Wearing many hats was second nature to Richard Hess (1934–1991). From a real desire to be a full-time painter, he eased into positions of advertising art director, graphic designer, magazine art director and illustrator—in no particular order. An open mind and adaptability allowed him to work in all aspects of visual communication. "Some people have expressed surprise at the broad spectrum of my work," he said, "but I view it differently. I think it's strange for anyone not to work in the complete language of the visual world."
After his early start in advertising with such agencies as J. Walter Thompson; N.W. Ayer; Benton & Bowles; and Fletcher, Richards, Calkins & Holden, Hess opened his New York design office in 1966. After three years of working on his own with editorial, advertising and corporate clients, Hess and Sam Antupit (art director of Esquire) formed “a compatible partnership” with Hess And/Or Antupit. After some time, their partnership dissolved and Hess continued to work on his own.
“Design, typography and communication graphics are a more severe discipline because of the need to cater to legibility and reading habits, and it most often requires a certain anonymity of authorship,” he said. “But the satisfaction derived from working within these limitations can be very great indeed.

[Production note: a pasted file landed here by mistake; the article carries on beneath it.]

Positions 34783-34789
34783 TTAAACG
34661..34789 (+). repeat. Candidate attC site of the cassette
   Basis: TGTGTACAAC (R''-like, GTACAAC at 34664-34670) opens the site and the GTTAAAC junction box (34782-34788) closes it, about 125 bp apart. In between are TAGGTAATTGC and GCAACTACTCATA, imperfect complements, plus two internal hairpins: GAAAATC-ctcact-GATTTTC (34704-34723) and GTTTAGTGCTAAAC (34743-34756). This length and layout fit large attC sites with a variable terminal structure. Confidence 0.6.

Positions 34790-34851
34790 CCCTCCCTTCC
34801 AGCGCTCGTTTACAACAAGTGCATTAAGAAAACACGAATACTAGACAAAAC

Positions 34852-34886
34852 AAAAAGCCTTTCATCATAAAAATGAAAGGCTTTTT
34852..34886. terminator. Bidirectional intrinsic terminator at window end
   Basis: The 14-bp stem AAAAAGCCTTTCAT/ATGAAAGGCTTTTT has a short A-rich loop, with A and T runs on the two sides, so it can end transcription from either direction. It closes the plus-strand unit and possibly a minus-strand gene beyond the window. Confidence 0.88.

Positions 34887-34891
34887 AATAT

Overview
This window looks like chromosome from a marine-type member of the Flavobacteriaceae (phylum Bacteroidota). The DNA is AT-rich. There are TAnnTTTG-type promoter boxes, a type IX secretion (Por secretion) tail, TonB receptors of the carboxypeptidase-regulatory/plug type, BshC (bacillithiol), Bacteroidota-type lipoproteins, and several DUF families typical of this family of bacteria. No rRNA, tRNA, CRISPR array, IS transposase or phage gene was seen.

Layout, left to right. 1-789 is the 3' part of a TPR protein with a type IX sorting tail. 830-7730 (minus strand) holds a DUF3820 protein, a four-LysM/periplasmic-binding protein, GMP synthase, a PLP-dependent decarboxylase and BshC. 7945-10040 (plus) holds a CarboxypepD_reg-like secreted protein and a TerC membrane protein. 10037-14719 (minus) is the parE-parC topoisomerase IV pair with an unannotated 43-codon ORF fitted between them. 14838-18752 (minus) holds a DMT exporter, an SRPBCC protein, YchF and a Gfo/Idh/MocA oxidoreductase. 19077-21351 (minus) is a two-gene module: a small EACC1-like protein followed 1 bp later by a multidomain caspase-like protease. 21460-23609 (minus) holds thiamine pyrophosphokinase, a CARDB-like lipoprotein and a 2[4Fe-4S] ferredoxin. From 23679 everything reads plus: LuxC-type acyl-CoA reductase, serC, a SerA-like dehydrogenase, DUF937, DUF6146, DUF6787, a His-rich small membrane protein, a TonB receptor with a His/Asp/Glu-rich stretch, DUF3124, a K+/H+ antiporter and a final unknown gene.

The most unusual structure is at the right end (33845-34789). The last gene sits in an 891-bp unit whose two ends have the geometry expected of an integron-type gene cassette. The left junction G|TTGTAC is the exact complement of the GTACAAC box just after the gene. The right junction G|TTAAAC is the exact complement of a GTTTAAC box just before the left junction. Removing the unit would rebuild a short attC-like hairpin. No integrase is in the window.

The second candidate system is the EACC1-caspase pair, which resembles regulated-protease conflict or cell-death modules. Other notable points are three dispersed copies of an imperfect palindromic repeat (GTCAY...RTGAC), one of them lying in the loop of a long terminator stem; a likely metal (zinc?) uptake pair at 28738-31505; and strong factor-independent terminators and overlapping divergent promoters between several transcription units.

“I had always intended to be a painter,” he said. “I became an art director to earn a living, but I found I could not pursue both activities at the same time. I resolved to stop painting and concentrate on design, until I could become successful enough to afford to go into painting full-time. I was close to my goal when some financial problems depleted my nest egg. I decided to try a different approach and solved a few assignments by doing a painting myself instead of assigning someone else to do it. These were seen and I started getting assignments from other art directors.
“My other experience was helpful. Being trained as an art director entails a certain skill in analyzing problems and isolating the useful solution.
Dick painted fourteen covers for Time magazine. Among the best known were Deng Xiaoping Man of the Year in 1979 and a gatefold showing a cross-section of Americans for the 1987 special issue on the 200th anniversary of the constitution.
As the fields of graphic design and advertising evolved, so did Hess's work. He was able to stay on top, to work with the times in a relatively young field, where things quickly changed. ca